The isolated polygamous commune of Bountiful, B.C., is a "cult" where religion is used to control residents and take away their rights, says the brother of one the community's leaders.
Truman Oler, whose brother James leads one of two divided factions within Bountiful, left the fundamentalist Mormon community in southeastern B.C. several years ago and has rarely seen his family since.
Oler, now 29, testified Tuesday at a B.C. court case examining Canada's anti-polygamy law, describing a community where children are taught from an early age that anything less than complete obedience -- including entering into polygamous marriages-- would mean an eternity in hell.
"My thinking about Bountiful and the FLDS (Fundamentalist Church of Jesus Christ of Latter Day Saints) has evolved the longer I have been away from the community," Truman said in a written affidavit filed in advance of his testimony.
"I now think that the FLDS is like a cult and that it is damaging for children to grow up in that environment. The FLDS does not permit anyone free choice. You are told what to do."
Residents of Bountiful follow a fundamentalist version of Mormonism that has long been rejected by the mainstream church, practising polygamy as a tenet of the faith.
Oler grew up outside Bountiful in nearby Canyon, living in a large house with his father, his father's many wives and dozens of brothers and sisters. His father, Dalmon Oler, eventually had six wives and 47 children.
While his home was outside Bountiful, Oler's life was steeped in the community and its religion.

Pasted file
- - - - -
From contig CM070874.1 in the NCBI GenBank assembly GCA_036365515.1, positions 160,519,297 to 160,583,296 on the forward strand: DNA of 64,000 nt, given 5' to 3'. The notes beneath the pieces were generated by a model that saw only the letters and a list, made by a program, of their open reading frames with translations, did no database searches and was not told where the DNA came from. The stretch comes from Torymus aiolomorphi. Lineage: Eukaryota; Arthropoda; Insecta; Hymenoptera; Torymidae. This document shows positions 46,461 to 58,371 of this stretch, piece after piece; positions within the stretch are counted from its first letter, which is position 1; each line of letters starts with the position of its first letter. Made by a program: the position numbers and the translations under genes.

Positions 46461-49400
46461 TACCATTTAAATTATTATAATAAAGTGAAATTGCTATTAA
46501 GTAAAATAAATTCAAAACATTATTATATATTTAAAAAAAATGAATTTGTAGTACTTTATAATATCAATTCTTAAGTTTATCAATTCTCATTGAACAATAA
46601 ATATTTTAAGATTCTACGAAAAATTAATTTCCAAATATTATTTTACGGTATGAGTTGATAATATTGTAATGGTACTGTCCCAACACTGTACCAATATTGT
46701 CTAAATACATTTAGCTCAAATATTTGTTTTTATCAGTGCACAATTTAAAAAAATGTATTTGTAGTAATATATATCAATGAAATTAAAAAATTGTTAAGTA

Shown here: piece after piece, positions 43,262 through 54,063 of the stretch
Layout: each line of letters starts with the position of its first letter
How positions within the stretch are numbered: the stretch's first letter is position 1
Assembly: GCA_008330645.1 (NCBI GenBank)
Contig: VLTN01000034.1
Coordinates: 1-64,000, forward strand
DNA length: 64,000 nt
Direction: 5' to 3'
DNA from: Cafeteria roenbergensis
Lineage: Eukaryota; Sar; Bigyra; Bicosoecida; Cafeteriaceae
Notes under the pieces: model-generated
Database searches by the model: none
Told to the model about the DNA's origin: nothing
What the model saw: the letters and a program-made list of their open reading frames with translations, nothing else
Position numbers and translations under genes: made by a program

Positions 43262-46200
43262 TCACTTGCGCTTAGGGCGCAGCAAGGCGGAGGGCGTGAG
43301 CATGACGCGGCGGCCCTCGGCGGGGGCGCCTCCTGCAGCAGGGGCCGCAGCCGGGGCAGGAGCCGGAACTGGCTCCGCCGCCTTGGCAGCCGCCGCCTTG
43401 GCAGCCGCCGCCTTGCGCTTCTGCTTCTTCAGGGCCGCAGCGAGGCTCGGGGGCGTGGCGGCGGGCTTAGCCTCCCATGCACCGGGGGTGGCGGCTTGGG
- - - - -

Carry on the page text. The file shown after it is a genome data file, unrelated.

His uncle is Winston Blackmore, who was the local bishop until James Oler took over in 2002. He attended the FLDS church and was educated in an FLDS school, where he was taught religion for up to two hours a day.
And whether in church or school, he said there was one constant theme.
"I recall it was said we have two choices: the first choice is we could live this way and have eternal life and get to the highest level of heaven, and if we don't live this way, we're going to be damned and go to hell forever," he said in the witness stand.
"As a small child, I don't think that second choice is a choice at all."
Religion controlled every aspect of life, said Oler, and children were told to be prepared for whatever the church leadership asked of them.
Marriages were arranged. Children and young adults were moved to and from the U.S. to work or marry. Boys, including him, dropped out of school to work in the community's timber and logging businesses.
He said boys were taught to treat girls as "dangerous snakes" whose role was to become wives and produce babies.
Oler said he began to have doubts about the religion as he approached adulthood, and those feelings were solidified after the community bitterly divided in 2002 between followers of Winston Blackmore and James Oler.
Families were broken apart, relatives were forbidden to speak to each other. Oler concluded it wasn't "Christ-like," and he left.
Oler now lives in Marysville, a small community about a two-hour drive north of Bountiful, where he said he recently completed a heavy-duty mechanic course and plans to obtain his high-school equivalency soon.
Speaking in a slow, soft voice, often pausing for nervous breaths between sentences, Oler teared up when discussing the family he left behind. He said he hadn't seen most of them in years.
He now has a wife and two young children, and it is the contrast between them that appears to have affected him most.
"It (having children) has changed me so much now that I look back, the way the kids were ... they (men) don't spend any time with their families," said Oler, struggling to finish his sentences during his emotional testimony.
"I can't think of anything more important, spending the time I do have with my children."
The constitutional case was prompted by the failed prosecution of Blackmore and James Oler in 2009. They were each charged with practising polygamy, but the case against them was thrown out for technical legal reasons.
Next week, the case hears from women currently living in Bountiful, who will be allowed to testify anonymously.